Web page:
Talk in certain political circles often includes discussion of what are called “makers” and “takers.”
The premise is that Americans who rely on government benefits are “takers,” while those who do not are “makers.”
Usually this assertion is touted by Republicans who say Democrats enable society’s slackers by supporting programs such as Medicaid and Obamacare. In contrast, they say Republicans are “makers,” who don’t rely on the government and instead pay the taxes that fund the slackers.
Most of us know people we consider slackers. We can tell anecdotes that seem to exemplify the maker-and-taker theory. A survey by Rasmussen Reports from about a year ago found 61 percent of Americans thought too many people received government aid, while 9 percent thought too few people received help from the government.
Who should get government help will always be up for debate, whether you’re talking about farm subsidies and economic development incentives or food stamps and Medicaid.
What an objective look at the data makes clear is that economics in America defy catchy political rhetoric that divides us into two groups: One that makes America great, and one that drags us down.
For example, an analysis from Moneytips.com looked at how much residents of all the states pay the federal government and how much in aid and other funds they get from the federal government.
Among the biggest “taker” states were Republican strongholds such as Mississippi and Alaska. Among the “makers” were states such as New York and California, where Democrats dominate.
Kansas is ranked as a “taker” in the Moneytips analysis, coming in at 34 . In the Moneytips analysis, a sturdy majority of states in 2016 took more federal dollars than their residents paid in taxes.
But in a different analysis conducted by WalletHub, Kansas is ranked 49th — meaning it was among the least federally dependent states.
The difference between the two studies is mostly in what kinds of payments to states were included in the analyses and the weight given different factors. For example, were income taxes paid by individuals weighed more heavily than, say, grant payments to states? And did the studies include Social Security checks or contracts between the federal government and private companies?
It’s easy to find yourself in the weeds as you delve into statistics. And you can get lost in those weeds as you check that the numbers are solid by seeking out which states have lots of retirees, federal land or military basis.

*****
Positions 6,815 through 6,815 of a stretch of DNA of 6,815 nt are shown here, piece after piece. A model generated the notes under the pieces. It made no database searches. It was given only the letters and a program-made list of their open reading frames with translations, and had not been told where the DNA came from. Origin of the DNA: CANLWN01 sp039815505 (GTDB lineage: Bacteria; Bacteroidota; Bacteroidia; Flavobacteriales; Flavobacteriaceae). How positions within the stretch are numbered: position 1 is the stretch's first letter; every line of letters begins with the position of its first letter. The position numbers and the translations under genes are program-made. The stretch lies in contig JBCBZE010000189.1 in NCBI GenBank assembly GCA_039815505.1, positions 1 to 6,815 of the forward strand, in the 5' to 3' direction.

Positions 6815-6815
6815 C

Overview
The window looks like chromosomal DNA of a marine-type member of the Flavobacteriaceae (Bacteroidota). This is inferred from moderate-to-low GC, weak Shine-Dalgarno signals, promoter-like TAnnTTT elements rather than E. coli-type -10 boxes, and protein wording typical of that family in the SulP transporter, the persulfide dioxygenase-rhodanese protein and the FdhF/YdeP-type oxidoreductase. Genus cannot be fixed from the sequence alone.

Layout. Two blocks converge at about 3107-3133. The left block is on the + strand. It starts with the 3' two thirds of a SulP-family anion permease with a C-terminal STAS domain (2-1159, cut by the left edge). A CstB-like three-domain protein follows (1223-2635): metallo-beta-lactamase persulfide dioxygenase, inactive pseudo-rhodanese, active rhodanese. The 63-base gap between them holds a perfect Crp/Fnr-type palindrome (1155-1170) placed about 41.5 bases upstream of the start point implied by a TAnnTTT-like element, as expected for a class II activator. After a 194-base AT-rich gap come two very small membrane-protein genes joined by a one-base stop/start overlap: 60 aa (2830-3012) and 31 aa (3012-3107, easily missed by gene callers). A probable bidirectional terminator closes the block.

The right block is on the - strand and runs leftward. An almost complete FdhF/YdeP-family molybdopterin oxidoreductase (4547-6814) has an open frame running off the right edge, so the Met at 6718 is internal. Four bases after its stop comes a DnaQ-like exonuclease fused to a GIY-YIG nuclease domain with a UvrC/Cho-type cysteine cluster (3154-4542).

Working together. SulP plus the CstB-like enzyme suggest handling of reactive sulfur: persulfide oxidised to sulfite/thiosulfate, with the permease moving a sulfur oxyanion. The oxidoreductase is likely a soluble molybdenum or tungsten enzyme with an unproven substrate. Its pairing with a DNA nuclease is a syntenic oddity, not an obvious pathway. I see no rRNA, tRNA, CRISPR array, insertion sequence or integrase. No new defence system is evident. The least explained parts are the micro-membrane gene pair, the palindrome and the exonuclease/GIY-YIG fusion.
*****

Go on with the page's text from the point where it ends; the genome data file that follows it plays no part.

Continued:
The big question to keep in mind is whether political affiliation and the economic policies that go with it are a valid indicator of prosperity for a state and of self-sufficiency for the people who live there. Data shows they aren’t. There are many more reliable correlations, starting with family wealth and education.
Only when those kinds of factors are considered can we understand why some of the most Republican areas of the country — rural, white Alabama and Mississippi, for example — also have relatively high rates of government assistance, whether it be disability, food stamps or Medicaid.
A Washington Post analysis in March 2017 documented a huge increase in disability cases nationally, with much of the growth in rural areas. The report questioned whether the increase was due to health issues or a scarcity of jobs and dismal economic situations:
“Across large swaths of the country, disability has become a force that has reshaped scores of mostly white, almost exclusively rural communities, where as many as one-third of working-age adults live on monthly disability checks,” the Post analysis of Social Security Administration data found.
Much of the policy discussion regarding government aid in Kansas and elsewhere now portrays aid recipients as lazy, drug-addled deadbeats. Work requirements, drug tests and time caps are used to drive the point home.
Such requirements could be useful in some circumstances, if coupled with plausible paths out of poverty. But as currently styled, most of the requirements are more a political tactic rather than components in a sensible policy. Short-changing social and education services doesn’t help people out of poverty.
The evidence across the country is clear: If the goal is to build more productive and self-sufficient citizens, punishment and shame are inefficient tools.
A native of Garden City, Julie Doll is a former journalist who has worked at newspapers in California, Indiana and New York, as well as across Kansas.